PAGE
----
Tuesday, June 18, 2024
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Black can never be white!

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Of Party Loans & Donations
By Poonam I Kaushish

Yawn, corruption continues to dominate the political stratosphere. On one end is Janata Party President Subramanian Swamy’s tirade about the Congress’s Maa-beta Sonia and Rahul’s company Young Indian getting an Rs 90 crores unsecured interest-free loan from the Party to take-over Associated Journals Ltd and revive National Herald newspaper started by Nehru. On the other, the IAC’s list of those with black money in Swiss banks. No matter, the kala karo campaign went phut!

It had too. The issue is not whether the Congress’s loan complied with the Income Tax and Representation of People Acts or why the Government refuses to disclose the ‘black’ offenders. But raises two larger questions: Opaque company donations and audit of Party funds and the need for an annual compulsory audit of funds.

Call it telepathy but only last month the Election Commission took up both issues by writing to the Government advocating RPI amendments to make it mandatory for Parties to declare monetary contributions received by cash or cheque to ensure transparency. Also, all contribution received by them should have audit reports attached to their declarations.

Most scandalously, presently Parties only report contributions above Rs 20,000 to the EC under law. This not all. Believe it or not, only 11.89 per cent of Congress’s total funding of Rs 774 crore and 22.76 per cent of BJP income in the 2009-10 and 2010-11 of Rs 426 crore came from donations above Rs 20,000, according to reports submitted to the EC. Notwithstanding, the Congress received Rs. 2,008 crore, BJP Rs. 994 crore, BSP Rs. 484 crore, CPI(M) Rs. 417 crore and SP Rs. 279 crore between 2004-05 and 2010-11.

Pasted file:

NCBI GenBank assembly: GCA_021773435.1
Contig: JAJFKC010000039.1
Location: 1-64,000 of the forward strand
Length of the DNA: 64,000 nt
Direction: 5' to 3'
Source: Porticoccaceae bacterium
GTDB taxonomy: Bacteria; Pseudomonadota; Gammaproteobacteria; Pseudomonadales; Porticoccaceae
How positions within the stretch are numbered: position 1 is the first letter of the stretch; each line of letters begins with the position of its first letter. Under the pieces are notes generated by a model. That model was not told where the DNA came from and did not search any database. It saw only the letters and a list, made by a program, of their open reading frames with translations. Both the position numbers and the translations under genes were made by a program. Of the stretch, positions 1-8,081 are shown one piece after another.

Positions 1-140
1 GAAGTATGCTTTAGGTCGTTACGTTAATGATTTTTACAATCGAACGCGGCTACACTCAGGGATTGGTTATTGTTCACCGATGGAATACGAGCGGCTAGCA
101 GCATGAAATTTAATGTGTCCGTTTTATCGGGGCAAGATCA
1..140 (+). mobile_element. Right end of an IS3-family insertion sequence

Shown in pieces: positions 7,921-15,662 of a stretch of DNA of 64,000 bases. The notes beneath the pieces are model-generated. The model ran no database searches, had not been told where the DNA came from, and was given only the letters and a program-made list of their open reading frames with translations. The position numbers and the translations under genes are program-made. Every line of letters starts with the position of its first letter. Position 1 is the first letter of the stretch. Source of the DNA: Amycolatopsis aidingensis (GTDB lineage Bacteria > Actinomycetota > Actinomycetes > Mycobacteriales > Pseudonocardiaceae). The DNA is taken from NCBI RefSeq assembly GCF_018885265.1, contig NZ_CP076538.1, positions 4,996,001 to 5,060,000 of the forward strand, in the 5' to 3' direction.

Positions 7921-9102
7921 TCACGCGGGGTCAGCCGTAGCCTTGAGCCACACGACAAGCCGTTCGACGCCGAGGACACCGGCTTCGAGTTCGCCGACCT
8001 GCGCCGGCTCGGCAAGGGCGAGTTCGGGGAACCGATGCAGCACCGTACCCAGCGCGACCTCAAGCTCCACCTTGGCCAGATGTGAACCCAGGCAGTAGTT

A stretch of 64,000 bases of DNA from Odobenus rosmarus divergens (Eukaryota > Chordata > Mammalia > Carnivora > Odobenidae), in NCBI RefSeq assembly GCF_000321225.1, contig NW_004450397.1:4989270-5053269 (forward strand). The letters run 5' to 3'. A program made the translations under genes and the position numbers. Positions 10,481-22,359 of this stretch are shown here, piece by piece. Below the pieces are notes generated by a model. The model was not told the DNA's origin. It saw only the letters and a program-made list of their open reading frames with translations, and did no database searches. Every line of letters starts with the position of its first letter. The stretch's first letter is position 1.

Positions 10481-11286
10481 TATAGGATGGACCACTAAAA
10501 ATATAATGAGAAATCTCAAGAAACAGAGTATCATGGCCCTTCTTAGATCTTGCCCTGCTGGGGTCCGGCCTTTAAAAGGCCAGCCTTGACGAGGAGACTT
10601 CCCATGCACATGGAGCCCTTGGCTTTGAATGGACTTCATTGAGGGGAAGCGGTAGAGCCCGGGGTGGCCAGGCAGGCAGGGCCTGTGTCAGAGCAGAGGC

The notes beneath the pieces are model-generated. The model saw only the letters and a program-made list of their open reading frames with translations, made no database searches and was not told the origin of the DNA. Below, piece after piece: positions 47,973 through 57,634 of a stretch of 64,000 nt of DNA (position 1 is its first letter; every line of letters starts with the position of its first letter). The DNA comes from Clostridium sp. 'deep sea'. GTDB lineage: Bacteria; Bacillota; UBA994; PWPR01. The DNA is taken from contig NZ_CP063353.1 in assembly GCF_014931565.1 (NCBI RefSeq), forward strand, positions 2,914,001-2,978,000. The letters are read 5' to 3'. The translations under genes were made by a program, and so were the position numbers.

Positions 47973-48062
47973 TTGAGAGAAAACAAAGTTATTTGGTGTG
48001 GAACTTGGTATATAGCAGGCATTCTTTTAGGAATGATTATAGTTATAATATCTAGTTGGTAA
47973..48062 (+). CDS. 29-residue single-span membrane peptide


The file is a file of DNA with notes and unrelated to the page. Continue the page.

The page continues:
Interestingly, Mayawati’s BSP, which declared an income of Rs.172 crore for the last two years, said while donations accounted for Rs. 99 crore, it received zilch contributions over Rs.20,000! The CPI(M) said of its total income of Rs.149.85 crores, only Rs. 1.93 crore were donations of which 1.29 per cent were above Rs.20,000.

Undeniably, these donations from undisclosed sources, aka black money run through the veins of all Parties. Even a list of known donors released by civil society groups reveals that 26 of 50 top companies which ‘donated’ to the Congress, are in the mining, coal, real estate etc and have greatly benefited by their saanth-gaanth.

Take for instance Sterlite Industries, a subsidiary of the Vedanta group donated Rs. 6 crore to the Congress in 2004-05 and 2009-10, its subsidiary Madras Aluminum Company Ltd contributed Rs. 3.5 crore and The Public and Political Awareness Trust of Vedanta paid of Rs.9.5 crore and in lieu it took over public sector giant Bharat Aluminum Co Ltd, BALCO. Another steel magnate paid Rs 50 crores and rewarded with highway construction contracts.

Donations for 2003-04 show how the fortunes of the ruling party differ from the one out of power. While the Congress ‘officially’ received just Rs 2.81 crore, the BJP managed over Rs 11.69 crore.

It is no secret that Parties spend huge amounts for elections. But the economics of running an election campaign are a hush-hush affair. Primarily, because elections are perceived as a “rentier” profession, with huge post-poll rewards, to amass wealth not only for their Parties and themselves but for future elections too.

Like politics, elections have become a business — like businessmen the politicians in the election business balk at the idea of controls and regulations. That is why no Party, however vocal about the matter while in opposition, has made a sincere attempt at stanching the flow of black money into the electoral arena.